Force and Speed issues
- Reducing the speed of a vehicle reduces the amount of fuel it uses to travel a particular distance- this is called fuel economy.
- Reducing the air resistance of a car by making it more streamlined also improves fuel economy
- Skidding happens when the brakes of a vehicle are applied to harshly- the wheels lock and slide along the road surface
- Anti-skid surfaces are used to reduce or prevent skidding- they are rougher than normal road surfaces, increasing the friction
- Speed cameras are used to discourage motorists from speeding- they can determine the speed of a motorise at a particular point or can work in pairs to take an average speed between two points
Kinetic Energy and Work Done
Whenever an object starts to move, a force must have been applied to it.
When a force moves an object, energy is transeferred and work is done.
W = F x d
All moving objects have kinetic energy. The greater the mass and the speed of an object, the more kinetic energy it has.
kinetic energy = 1⁄2 × mass × speed2
All moving objects have momentum. The greater the mass and the greater the velocity of an object, the greater its momentum.
p = m x v
Whenever objects interact (an interaction could be a collision or explosion),the total momentum before the interaction is the same as the total momentum afterwards so long as there are no external forces.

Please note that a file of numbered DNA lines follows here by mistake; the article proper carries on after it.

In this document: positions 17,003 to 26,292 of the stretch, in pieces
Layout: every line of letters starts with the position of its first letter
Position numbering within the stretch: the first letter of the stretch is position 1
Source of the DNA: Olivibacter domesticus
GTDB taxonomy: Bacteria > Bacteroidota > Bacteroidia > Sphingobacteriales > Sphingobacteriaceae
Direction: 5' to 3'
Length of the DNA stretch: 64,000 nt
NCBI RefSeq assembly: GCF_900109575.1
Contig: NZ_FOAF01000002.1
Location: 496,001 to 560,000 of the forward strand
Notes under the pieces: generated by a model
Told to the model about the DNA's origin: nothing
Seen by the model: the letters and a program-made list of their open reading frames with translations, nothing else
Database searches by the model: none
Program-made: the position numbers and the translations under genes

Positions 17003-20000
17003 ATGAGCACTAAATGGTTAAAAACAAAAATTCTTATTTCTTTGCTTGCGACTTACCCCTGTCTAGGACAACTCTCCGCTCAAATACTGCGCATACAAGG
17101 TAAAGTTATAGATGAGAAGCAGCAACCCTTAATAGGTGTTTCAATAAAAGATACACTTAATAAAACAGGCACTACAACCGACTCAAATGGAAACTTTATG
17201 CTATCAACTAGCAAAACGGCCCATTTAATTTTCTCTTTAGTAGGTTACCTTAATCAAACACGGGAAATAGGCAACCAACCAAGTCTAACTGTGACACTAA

This is called the law of conservation of momentum.
Like velocity, momentum has both size and direction.
When two objects are at rest, their momentum is zero. In an explosion the objects move apart with equal and opposite momentum (one momentum is positive and one is negative)
An example of this is firing a gun. The bullet moves off with momentum when fired and the gun recoils in the opposite direction with equal momentum.
When a force acts on an object that is able to move or is moving, the momentum changes.
The longer the time taken for the change, the smaller the force that acts.
In a collision, the momentum of an object becomes zero during the impact-the object comes to rest
If the impact time is short, the forces on the object are large. As the impact time increases, the forces become less.
Crumple zones in cars are designed to fold in a collision. This increases the impact time so reduces the force on the car and the people in it.
Gravitational Potential Energy
Gravitational potential energy is energy stored in an object because of its position in the earth's gravitational field.
Whenever an object is moved vertically upwards it gains gravitational potential energy equal to the work done on it by the lifting force.
GPE = m x g x h
Power is the rate of transfer of energy.
P = E/t
The nuclei of radioactive substances are unstable.
They become stable by radioactive decay (emitting radiation and turning into other elements)
There are three types of radiation that can be emitted: alpha, beta and gamma
We cannot predict when an unstable nucleus will decay as it is a random process and is not affected by external conditions. For example, the rate of decay does not increase if temperature is increased.
Background radiation is around us all the time- this is radiation form radioactive substances in the environment, from space and from devices such as X-ray tubes.
The Discovery of the Nucleus
The 'Plum Pudding' model
Scientists used to believe that atoms were spheres of positive charge with electrons stuck in them like plums in a pudding.